These themes of redemption and maternity are conveyed superbly within the film’s narrative elements, but the concepts are also discussed aesthetically, particularly in the final scenes that occur at Bond’s childhood manor, through masterful symbolic imagery.

    Symbols aside, “Skyfall’s” art direction and cinematography were impressive. Every setting made me wonder, “Where the hell do they find these places?” The Shanghai location was chic, futuristic and colorful, a stark and refreshing contrast to the grey, more traditional London and Scotland scenes. The film’s Macau setting was so beautiful it has forced me to reevaluate my entire bucket list. Now my only life goal is to one day own a floating mansion surrounded by Chinese dragons on the Pearl River Delta.

    The film is littered with references to past Bond films that hearken back to the series’ ‘60s roots. I won’t spoil all of them for you here, but I will mention one thing: the Aston Martin. To the joy and delight of grease monkeys everywhere, Bond’s glorious Aston Martin DB5 is resurrected from its famous Connery days with the help of 3D printing. The Aston Martin in “Skyfall” is not the original pimpin’ set of wheels, but a tiny, insanely realistic replica, according to the New York Daily News. This is the sixth film in which the sexy car has appeared.

    And you know who else is sexy? Everyone in this movie. With a genetically-blessed cast that includes Ralph Fiennes and Ben Whishaw, “Skyfall” dutifully upholds the disgustingly attractive world in which Bond exists. Craig is just as muscular and aggressive as ever and Dench’s exquisite bone structure has somehow managed to defy the test of time. Approaching a spry 78, Dench is just about the best looking grandma I could ever imagine. But actress Marlohe takes the sexy cake.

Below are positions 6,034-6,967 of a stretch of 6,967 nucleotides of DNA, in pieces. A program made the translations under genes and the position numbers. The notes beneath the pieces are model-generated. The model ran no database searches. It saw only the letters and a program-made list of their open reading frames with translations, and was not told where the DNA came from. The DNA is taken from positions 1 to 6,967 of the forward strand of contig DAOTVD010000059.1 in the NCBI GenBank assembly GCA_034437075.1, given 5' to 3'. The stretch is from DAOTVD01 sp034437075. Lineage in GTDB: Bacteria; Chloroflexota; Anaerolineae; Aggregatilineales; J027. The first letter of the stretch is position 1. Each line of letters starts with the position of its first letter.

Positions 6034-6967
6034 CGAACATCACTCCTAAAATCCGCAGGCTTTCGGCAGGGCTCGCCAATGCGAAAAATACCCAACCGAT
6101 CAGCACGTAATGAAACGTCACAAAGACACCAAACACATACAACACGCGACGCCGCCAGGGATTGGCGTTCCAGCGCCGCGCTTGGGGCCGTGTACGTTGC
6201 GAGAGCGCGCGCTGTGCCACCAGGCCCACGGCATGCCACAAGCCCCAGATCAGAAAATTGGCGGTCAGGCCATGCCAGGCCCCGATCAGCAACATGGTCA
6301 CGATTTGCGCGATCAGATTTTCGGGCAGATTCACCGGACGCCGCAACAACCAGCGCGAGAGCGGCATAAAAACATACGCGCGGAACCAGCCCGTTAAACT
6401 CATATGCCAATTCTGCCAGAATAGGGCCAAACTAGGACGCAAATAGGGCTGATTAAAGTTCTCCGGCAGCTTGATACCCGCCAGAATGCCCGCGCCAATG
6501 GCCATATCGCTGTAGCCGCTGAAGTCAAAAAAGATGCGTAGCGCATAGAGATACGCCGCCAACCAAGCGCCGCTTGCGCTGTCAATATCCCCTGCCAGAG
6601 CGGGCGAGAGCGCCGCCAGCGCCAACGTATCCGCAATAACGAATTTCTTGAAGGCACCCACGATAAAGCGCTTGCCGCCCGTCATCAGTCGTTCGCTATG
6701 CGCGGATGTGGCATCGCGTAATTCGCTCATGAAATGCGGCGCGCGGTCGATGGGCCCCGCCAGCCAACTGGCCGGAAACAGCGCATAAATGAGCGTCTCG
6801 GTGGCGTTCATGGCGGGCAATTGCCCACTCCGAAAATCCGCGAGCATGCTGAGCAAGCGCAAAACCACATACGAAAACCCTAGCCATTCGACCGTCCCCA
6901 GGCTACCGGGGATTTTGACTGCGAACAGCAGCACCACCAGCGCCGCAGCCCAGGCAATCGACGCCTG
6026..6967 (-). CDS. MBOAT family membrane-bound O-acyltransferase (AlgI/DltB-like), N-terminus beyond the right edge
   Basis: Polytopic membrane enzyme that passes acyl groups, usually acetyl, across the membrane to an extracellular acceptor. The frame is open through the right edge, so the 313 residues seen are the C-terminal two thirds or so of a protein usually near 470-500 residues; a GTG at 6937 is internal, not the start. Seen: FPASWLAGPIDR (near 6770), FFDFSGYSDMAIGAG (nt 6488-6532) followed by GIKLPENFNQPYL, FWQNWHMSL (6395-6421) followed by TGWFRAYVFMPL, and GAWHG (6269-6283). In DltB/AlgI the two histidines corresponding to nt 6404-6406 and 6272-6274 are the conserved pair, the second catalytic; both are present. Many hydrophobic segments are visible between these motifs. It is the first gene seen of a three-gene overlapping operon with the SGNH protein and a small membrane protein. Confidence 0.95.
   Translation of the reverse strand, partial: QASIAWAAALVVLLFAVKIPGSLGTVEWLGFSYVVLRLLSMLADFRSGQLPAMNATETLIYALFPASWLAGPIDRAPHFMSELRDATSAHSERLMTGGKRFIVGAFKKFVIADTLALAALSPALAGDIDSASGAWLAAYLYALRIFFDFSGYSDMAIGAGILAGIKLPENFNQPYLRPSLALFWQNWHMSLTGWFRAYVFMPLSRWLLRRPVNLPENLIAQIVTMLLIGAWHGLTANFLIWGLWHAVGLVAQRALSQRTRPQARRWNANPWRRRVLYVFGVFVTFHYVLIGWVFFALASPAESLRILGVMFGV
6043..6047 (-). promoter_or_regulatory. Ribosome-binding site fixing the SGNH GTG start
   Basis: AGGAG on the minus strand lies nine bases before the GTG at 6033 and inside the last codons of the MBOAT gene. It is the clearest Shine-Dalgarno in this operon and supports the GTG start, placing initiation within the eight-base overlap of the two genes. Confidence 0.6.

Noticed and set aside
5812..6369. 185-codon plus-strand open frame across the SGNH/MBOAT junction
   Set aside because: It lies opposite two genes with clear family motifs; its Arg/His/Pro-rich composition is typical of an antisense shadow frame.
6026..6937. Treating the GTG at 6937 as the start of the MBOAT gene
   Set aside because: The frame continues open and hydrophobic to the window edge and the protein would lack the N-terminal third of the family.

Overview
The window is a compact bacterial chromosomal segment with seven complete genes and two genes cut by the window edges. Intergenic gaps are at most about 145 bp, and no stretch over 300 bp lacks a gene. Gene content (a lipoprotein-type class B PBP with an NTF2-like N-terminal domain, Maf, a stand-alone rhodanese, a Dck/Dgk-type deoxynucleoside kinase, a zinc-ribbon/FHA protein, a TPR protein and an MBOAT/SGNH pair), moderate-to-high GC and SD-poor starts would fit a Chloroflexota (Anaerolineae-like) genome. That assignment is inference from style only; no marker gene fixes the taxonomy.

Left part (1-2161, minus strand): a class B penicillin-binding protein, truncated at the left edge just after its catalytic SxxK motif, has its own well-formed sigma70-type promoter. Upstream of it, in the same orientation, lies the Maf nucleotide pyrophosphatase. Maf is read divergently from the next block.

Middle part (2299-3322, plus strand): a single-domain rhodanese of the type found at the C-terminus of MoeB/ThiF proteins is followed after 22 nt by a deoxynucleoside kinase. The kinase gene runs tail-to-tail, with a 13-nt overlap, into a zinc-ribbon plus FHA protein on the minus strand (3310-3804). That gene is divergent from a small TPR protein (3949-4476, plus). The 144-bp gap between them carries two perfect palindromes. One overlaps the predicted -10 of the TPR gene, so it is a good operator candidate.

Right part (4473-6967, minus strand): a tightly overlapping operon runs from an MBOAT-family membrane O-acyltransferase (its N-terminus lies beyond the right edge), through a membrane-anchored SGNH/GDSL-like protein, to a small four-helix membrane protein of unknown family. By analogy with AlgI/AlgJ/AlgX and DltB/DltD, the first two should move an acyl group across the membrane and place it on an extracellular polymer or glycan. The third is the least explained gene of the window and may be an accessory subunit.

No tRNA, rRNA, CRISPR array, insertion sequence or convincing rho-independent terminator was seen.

Marlohe plays Severine, a trafficked woman enslaved by Silva, and she delivers one of the most impressive and compelling performances in the film. Upon our introduction to the character, she appears to be a femme fatale—mysterious, composed and incredibly hot—and it’s easy to initially write her off as the movie’s disposable Bond girl. However, it becomes clear that Severine is one of the most complicated characters in the film and Marlohe’s performance conveys this complexity not through dialogue, but through subtle, expert body language that radiates pain and fear. During the brief time that Marlohe is on the screen, she steals every frame.

    My only critique of “Skyfall” is that it completely and totally rejects even the slightest touch of realism. That being said, the rejection of realism is what makes Bond movies fun. Of course Bond survives after he plummets, wounded, into the depths of a vast body of water. Of course he manages to find the time to sleep with three women and still save Britain within days. But, the most absurd moment in this particular installment is when Bond innovatively escapes a fight at the Macau casino via CGI Komodo dragon. Bond and one of his many enemies fall into the casino’s casual Komodo dragon pit and Bond comes out on top by the grace of his Komodo companions. One of the dragons bites the enemy in the leg and Bond uses the other as a trampoline upon which he leaps out of the hole, leaving the poor creature amazingly unscathed. The audience chortled, the dragons moved on with their lives and all was well with the world of 007.

    After all, what’s a Bond movie without a little absurdity?

    Kellie may be reached at [email protected]

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    • S

      Sara Cox
      Dec 2, 2012 at 12:29 am

      Loved the movie. I really like Daniel Craig as James Bond and was pleasantly surprised when I saw the movie. Did not expect to enjoy it, but we saw it on IMAX and it was more exciting.